Nature Speaks: Reflections on Earth’s Wonders and the Many Emotions They Bring
My husband and I recently took a trip out West, where we drove through and hiked various terrains. Below is a short narrative of our experience in Rocky Mountain National Park — where we caught glimpses of the many ways in which Nature speaks.
A Snowy Surprise
Shortly after flying in to Denver, CO, prior to a planned hike through the Rocky Mountains, we learned of a massive snow fall heading our way, the earliest snowfall that was expected to hit in the last 20 years, some locals had told us.
My husband and I, both native natives to South Carolina, had very little experience in making our way through “real” snow, much less hiking through it. We were caught up with anticipation, feeling both excited and uncertain for what lied ahead. After all, we were exploring in early September, expecting to be pouring on layers of sunscreen rather than adding on layers of socks.
Unequipped for this unexpected twist, we headed to a local REI in Bolder, CO, and aimlessly fumbled through winter gear, purchasing what we thought would keep us warm and functional through the below-freezing temperatures that were soon to be expected.
That next morning, on the day of our hike, I looked through our hotel window and gazed at the winter fog and the parking lot below full of snow. I looked at the current weather forecast for the park, which indicated high 20’s through most of the day. Feelings of excitement and uneasiness filled me and Joey as we started packing on layers in preparation for what lied ahead.
We started on the Bear Lake trailhead with plans to make it to Emerald Lake. When we started on the trail head the atmosphere was dense with fog. The freeze that previous night came with such an unexpected force, likely taking the vegetation and wildlife by surprise. There was a harshness to the cold air that seemed to echo through the forests and the icy mountain streams. Every time my hands slipped out of my gloves, I felt a cold shock press in and pierce my fingers with numbness. In these moments, I was reminded of the fierce and ruthless voice that at times, nature speaks through its winds, rains, and freezes, unhindered by human forces.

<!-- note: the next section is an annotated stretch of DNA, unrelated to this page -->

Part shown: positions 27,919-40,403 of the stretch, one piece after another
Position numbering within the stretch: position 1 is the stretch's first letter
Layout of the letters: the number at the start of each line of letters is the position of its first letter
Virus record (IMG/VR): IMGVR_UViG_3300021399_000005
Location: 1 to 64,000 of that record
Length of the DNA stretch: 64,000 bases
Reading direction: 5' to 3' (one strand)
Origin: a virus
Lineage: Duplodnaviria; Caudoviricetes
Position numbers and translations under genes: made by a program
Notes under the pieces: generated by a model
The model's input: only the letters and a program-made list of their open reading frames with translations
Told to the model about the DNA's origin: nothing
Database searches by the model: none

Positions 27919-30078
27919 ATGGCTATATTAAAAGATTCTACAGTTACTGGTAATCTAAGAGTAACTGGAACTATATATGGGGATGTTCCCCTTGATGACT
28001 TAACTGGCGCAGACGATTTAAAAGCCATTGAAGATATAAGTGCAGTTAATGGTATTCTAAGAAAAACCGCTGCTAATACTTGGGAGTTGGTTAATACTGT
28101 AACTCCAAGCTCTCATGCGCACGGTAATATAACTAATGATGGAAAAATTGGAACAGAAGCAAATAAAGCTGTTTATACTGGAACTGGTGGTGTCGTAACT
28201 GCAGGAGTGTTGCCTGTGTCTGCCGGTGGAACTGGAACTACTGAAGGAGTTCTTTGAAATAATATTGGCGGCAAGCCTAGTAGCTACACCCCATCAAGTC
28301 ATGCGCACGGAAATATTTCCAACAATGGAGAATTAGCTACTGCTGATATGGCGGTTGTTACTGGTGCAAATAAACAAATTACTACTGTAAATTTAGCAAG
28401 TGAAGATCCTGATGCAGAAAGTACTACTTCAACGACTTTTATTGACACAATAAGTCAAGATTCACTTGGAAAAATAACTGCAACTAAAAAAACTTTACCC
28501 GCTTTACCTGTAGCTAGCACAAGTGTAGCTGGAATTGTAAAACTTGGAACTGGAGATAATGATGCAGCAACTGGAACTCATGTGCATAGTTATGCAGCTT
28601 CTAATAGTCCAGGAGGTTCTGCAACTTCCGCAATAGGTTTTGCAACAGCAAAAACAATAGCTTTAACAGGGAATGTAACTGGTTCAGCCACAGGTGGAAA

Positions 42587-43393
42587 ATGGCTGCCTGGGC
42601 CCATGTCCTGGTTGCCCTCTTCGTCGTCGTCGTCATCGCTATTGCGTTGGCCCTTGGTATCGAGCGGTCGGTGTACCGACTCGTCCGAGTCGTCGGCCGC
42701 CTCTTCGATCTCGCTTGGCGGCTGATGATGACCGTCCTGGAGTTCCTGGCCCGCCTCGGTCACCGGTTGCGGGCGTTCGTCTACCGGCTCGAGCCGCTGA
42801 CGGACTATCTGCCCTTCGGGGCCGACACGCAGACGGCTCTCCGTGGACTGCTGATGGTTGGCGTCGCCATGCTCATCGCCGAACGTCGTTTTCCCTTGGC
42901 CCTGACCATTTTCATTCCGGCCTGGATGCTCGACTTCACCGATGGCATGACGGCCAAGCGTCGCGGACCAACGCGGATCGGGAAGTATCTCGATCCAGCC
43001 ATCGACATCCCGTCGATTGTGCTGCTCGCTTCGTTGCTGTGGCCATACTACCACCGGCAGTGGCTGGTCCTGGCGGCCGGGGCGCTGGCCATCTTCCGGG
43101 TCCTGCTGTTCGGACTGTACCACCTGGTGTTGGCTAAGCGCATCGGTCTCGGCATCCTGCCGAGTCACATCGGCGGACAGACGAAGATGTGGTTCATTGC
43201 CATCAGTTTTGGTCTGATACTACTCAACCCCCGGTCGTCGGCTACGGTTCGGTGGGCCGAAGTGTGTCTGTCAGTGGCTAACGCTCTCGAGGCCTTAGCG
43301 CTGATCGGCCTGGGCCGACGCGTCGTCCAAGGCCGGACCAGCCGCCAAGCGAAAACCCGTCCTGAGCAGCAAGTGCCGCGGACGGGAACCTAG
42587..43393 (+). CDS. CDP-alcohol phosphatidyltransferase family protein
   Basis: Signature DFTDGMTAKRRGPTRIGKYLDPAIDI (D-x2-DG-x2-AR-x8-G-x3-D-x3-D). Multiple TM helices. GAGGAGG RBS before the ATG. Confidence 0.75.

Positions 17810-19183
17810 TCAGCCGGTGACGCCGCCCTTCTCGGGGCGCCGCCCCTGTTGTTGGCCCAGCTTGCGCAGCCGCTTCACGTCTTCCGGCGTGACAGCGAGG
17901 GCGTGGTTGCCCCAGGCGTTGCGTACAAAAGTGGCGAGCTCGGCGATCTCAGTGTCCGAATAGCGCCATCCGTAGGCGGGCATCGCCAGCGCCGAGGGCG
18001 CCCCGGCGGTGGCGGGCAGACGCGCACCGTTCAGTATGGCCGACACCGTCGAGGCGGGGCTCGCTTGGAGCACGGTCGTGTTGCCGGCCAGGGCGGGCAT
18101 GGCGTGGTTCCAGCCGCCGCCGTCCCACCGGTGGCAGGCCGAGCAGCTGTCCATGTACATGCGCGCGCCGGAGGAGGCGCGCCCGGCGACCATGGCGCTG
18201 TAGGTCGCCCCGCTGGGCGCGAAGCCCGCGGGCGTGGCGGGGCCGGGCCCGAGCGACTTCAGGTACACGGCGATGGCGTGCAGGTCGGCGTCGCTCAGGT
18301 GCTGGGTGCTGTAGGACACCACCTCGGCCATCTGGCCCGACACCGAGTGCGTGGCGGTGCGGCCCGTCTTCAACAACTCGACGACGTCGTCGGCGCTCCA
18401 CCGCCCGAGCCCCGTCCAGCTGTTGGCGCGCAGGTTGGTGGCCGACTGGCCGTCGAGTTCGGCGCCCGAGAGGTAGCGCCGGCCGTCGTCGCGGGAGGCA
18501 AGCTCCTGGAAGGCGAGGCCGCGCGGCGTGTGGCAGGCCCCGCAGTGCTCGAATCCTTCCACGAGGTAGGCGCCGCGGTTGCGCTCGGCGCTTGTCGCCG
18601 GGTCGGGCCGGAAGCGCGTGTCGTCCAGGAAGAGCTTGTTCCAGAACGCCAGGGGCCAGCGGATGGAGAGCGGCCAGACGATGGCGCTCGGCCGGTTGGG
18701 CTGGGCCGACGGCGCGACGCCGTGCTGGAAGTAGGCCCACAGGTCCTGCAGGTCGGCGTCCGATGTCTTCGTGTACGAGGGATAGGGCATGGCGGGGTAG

We continued down the trailhead, attempting to maintain our balance amidst the icy trail. We laughed and chuckled at what we had actually gotten ourselves into, all the while hoping for a pain-free journey up and down this mountain.
At another point in our hike, we stopped at the base of Emerald Lake and laid on a flat rock overlooking the half-way frozen water. Because of the looming fog, we couldn’t see the full lake or any surrounding features. There was only a vast, cloudy grayness.
Here, I reflected on nature’s mystery, as she had her way of hiding parts of herself from plain view. Nature speaks through such detail and vividness, but at times so much is unseen to the human eye. I sat there, intrigued at what may lay just ahead. Yet in my curiosity I was also a bit annoyed and bitter that nature would withhold parts of her beauty from us. After all, this was the only day we had the opportunity to see and experience this particular landscape. I learned, however, to appreciate this side of her too, especially in light of what was to come.
We turned around after a few more moments of starting into the fog, and made our way back up the trail head. After finishing our first hike that afternoon, we drove to the city of Estes Park and enjoyed some hot coffee while considering another small hike down the road. We were still a little bummed by the weather, but knew it was expected to clear up later in the day. So we drove over to a place called Lilly Lake and started exploring a new trail head, somewhat off the beaten path.
Shortly into this walk, we came face to face with one of the most beautiful pieces of scenery I’ve ever laid eyes on in my life. At the top of a hill we had just climbed, we gazed out over Lilly Lake and the surrounding landscape. The fog from the morning had finally cleared, and the temperature had risen to the mid-30's.